“Bright day, Lady Soza. Gentlemen.” She bowed gracefully, stood again quickly.

“Bright day, Lady Tyra Bardor.” Lady Soza waved from her sedan. “I hope your journey was pleasant.”

Renz stared with interest. Bardor. Was she the daughter of the Lord Justice?

“My attendants have been kind. The lake is lovely this time of year.” No emotion touched her voice. Statement of fact.

“Though starting to get cold, I imagine.” Lady Soza stood and beckoned the girl closer. “Tell me, dear. How is my sister.”

Eyes narrowed. Ear twitched. But she stepped forward as requested. “Tolerably miserable. I don’t have any messages since I was dragged out of my confinement without warning.”

Lady Soza nodded. “I hope you will find the castle less restraining. Feel free to choose your favorite suite and ask the staff should you need anything.”

“Should I expect to stay a while?” Her head bend low and her voice strained. “I thought my brother only needed my attention until he passed. Perhaps he waits for my permission to die.”

“Stay as long as you like. You are no prisoner here, you may move around freely, but I will not send you back to my sister. She used you to compromise Marko. Sent him here to spy. That is why he is ill. That is why I cannot allow you to return to my sister’s household. Understood?”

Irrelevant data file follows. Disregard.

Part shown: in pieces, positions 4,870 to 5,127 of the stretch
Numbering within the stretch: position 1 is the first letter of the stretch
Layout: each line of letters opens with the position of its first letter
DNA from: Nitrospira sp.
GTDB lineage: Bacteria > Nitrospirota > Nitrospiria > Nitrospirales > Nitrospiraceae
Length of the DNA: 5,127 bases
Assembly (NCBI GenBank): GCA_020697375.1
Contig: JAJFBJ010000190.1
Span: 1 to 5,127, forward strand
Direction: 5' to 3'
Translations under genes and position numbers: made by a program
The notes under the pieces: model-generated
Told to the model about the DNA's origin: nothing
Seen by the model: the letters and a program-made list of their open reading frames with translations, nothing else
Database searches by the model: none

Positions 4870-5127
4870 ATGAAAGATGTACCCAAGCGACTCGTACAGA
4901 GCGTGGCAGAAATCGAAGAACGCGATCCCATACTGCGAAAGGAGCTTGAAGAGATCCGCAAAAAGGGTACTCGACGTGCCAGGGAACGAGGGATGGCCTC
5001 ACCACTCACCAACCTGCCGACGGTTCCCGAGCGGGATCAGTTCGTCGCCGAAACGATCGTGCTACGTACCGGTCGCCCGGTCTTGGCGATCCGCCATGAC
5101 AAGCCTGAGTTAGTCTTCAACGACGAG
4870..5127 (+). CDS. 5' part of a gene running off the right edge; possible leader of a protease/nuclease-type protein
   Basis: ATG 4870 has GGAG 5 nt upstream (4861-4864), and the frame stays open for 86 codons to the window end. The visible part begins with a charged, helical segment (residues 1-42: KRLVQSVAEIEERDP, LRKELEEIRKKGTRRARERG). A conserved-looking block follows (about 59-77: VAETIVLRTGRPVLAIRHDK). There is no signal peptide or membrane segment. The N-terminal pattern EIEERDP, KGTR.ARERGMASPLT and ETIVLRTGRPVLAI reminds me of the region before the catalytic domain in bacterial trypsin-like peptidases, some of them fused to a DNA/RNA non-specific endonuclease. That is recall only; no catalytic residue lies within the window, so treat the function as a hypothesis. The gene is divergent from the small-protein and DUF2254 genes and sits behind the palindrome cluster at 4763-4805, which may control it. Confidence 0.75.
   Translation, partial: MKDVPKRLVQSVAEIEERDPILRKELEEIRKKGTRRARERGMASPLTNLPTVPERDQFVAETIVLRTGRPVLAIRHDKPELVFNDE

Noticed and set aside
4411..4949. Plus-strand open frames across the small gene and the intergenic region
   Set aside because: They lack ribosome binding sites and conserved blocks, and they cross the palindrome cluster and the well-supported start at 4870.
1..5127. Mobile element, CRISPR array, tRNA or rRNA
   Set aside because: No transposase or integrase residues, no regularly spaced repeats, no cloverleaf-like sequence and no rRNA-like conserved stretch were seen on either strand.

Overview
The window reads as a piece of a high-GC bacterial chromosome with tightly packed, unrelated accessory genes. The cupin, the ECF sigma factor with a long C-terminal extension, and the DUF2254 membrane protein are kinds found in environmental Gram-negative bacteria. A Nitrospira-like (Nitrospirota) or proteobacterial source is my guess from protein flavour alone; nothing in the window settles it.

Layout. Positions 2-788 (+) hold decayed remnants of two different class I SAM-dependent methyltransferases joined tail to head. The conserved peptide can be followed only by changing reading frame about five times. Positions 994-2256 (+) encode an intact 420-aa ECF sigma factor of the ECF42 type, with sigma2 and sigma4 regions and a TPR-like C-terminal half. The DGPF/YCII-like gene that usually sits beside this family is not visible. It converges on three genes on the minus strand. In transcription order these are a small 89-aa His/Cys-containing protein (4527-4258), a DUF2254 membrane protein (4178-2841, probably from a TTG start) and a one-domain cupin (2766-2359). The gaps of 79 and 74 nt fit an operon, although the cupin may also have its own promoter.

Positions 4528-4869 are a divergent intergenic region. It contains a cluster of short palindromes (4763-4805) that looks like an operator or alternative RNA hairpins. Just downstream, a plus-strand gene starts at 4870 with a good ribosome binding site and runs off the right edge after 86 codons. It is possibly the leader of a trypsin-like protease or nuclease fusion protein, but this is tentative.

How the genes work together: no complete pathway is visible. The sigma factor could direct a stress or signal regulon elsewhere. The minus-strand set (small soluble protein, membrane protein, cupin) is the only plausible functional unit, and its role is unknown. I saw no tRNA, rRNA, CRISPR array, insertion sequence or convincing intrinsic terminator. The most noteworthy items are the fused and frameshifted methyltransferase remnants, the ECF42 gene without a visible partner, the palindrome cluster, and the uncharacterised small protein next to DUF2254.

Lady Tyra nodded. “I understand your position. Does that mean I owe you instead of Lady Ravda?”

“By no means.” Lady Soza waved a hand toward Renz. “Doctor Renz Banister of Xicon is your new patron. He insists you and your brother owe no one.”

Her narrowed eyes stared into his. “Indeed? Then thank you, doctor.” There was no relief in her voice. A tinge of sarcasm, perhaps.

Renz stood and bowed deeply. “I am honored that you have joined us, Lady Bardor. Are you ready to see your brother?”

~     ~     ~

Marko’s sister marched into the room, crossed her arms, and stood at a distance from Marko’s bed.

“Tyra?” Marko asked. “You’re here? How are you?”

Her tail twitched, but she was otherwise quite still. “I’m told I should say goodbye before you die. Are you waiting for my permission, brother? You have it.”

Renz cleared his throat. “Um, we’re pretty sure he’ll live.”

“Pity.” She turned and left.

Marko curled up against the wall with a pillow held tight to the side of his face.

Renz crawled across the bed to reach him and rubbed his shoulder. “Marko. I’m sorry. I don’t understand what happened.”

Marko shook his head, threw the pillow across the room. “I am an idiot. She still blames me and she wants me to pay. To hurt.”

“For what?”

“Her fiancé. She walked in on us.”

“He left her?” Renz guessed.

“She slapped me. Called me a whore. He beat her so badly she almost died.”

“Damn.” Renz leaned over and hugged him. “That’s terrible.”

 “I wasn’t strong enough to stop him. I should have said no when he came to me. I should have punched him in the face and taken the beating myself.”

“No. If he seduced you, don’t blame yourself. You could spend a lifetime thinking about the what-ifs.”

Marko shook his head. “None worse than Tyra hating me from her sick bed while her fiancé was stoned to death in the square.”

Renz froze. What could he say to that?

Marko pulled away, clutched another pillow. “Please. Go. I’m too ill to be seen.”